A team of co-workers and friends battled extreme wind and rain this weekend to run up a Welsh mountain in memory of a brave Northampton woman.
Ex-soldier Jay Wood has beaten the 886-metre Pen Y Fan in Wales twice already. The hellish climb is a standard fitness test for marines and means running up over the peak and then back again in a gruelling four-hour ordeal.
But on Saturday, he convinced 10 of his friends and colleagues to run it with him.
They took on the Welsh peak on October 26 in memory of 23-year-old Daisy Ellis, a Northampton girl and friend of Jay's whose battle with stage IV sarcoma touched thousands of people after her death in September.
Jay, a 34-year-old business consultant from Abington, said: "I've known Daisy for years. Seeing her struggle has really brought it home for me. I've had other family members who have been affected or lost their lives to cancer. I just really wanted to do my bit."
Although Daisy passed away in September, Jay and his team drove on with their pledge to beat the Pen Y Fan and raise money in her name.
But when the squad arrived at the meeting spot on Saturday, they found the task ahead of them even more daunting than they imagined.
Jay said: "It was awful. The weather was vile. We set off at 8.20am and it was raining sideways.
"I'd run the course twice before but I didn't let on that this was the worst I'd ever seen it."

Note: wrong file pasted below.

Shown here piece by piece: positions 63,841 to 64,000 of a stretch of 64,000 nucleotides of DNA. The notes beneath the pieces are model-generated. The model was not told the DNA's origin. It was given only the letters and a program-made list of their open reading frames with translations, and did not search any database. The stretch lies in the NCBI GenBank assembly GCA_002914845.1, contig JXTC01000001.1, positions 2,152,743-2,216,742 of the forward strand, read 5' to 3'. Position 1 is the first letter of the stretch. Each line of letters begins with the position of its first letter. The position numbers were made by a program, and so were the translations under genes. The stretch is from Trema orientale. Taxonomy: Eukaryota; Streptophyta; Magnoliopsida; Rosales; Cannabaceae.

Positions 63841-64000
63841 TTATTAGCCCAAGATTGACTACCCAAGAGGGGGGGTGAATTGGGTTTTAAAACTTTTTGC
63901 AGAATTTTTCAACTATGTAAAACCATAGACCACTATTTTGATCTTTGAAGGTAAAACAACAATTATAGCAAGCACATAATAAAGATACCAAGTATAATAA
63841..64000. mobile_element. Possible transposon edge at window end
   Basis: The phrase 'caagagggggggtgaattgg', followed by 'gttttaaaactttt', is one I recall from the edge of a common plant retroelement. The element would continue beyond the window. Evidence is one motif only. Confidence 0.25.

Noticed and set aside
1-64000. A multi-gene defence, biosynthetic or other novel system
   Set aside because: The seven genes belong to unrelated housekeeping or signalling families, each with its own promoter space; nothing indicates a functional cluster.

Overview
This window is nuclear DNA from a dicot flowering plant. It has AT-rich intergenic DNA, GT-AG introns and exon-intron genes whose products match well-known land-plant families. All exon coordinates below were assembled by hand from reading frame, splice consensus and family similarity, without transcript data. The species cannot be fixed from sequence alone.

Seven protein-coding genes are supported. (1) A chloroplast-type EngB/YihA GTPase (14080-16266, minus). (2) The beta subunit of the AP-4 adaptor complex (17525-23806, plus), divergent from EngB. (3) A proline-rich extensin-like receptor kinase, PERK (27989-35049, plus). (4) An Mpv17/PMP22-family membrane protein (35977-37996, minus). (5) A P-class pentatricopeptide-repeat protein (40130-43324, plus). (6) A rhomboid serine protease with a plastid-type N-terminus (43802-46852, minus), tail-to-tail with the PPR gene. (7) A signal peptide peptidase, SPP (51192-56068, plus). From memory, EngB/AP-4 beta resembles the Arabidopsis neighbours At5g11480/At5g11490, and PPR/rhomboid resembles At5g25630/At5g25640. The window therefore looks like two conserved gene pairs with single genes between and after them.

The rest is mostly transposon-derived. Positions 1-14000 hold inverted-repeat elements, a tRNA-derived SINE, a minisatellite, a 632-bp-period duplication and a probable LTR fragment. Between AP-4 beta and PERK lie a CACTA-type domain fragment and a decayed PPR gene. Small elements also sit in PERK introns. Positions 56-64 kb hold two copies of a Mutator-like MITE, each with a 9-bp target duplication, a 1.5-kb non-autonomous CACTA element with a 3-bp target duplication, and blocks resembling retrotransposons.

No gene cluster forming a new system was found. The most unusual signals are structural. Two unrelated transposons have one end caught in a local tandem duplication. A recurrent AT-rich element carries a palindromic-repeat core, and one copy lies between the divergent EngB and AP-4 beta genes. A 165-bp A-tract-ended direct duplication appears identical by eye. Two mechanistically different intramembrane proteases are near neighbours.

But the team from Harniss Building Services Solution persevered - and when they reached the summit, they stopped to put a picture of a daisy under a stone at the peak. They still had hours to go.
Jay said: "It's just four hours of mentally draining climbing and running. You think you've reached the top and then you turn a corner and see you've got more to go.
"It's important to keep morale up. You have to keep the banter going and keep the conversation flowing."
The SAS fitness route - which soldiers are tasked to beat in four hours - means climbing up over the peak, down to a set point, before turning around and running back the other way. It is designed to test trainee's physical and mental fortitude.
But, despite the extreme weather Jay and the team crossed the finish line together and clocked in at five hours and 30 minutes.
The challenge raised over £3,000 and will be donated to Nottingham City Hospital, who cared for Daisy when she died.
Jay said: "After we all showered we had lunch and raised a glass to her. We're going to try and make it a yearly thing now."
Daisy Ellis passed away on September 17. A charity appeal in her name has raised over £135,000 to fund research into sarcoma.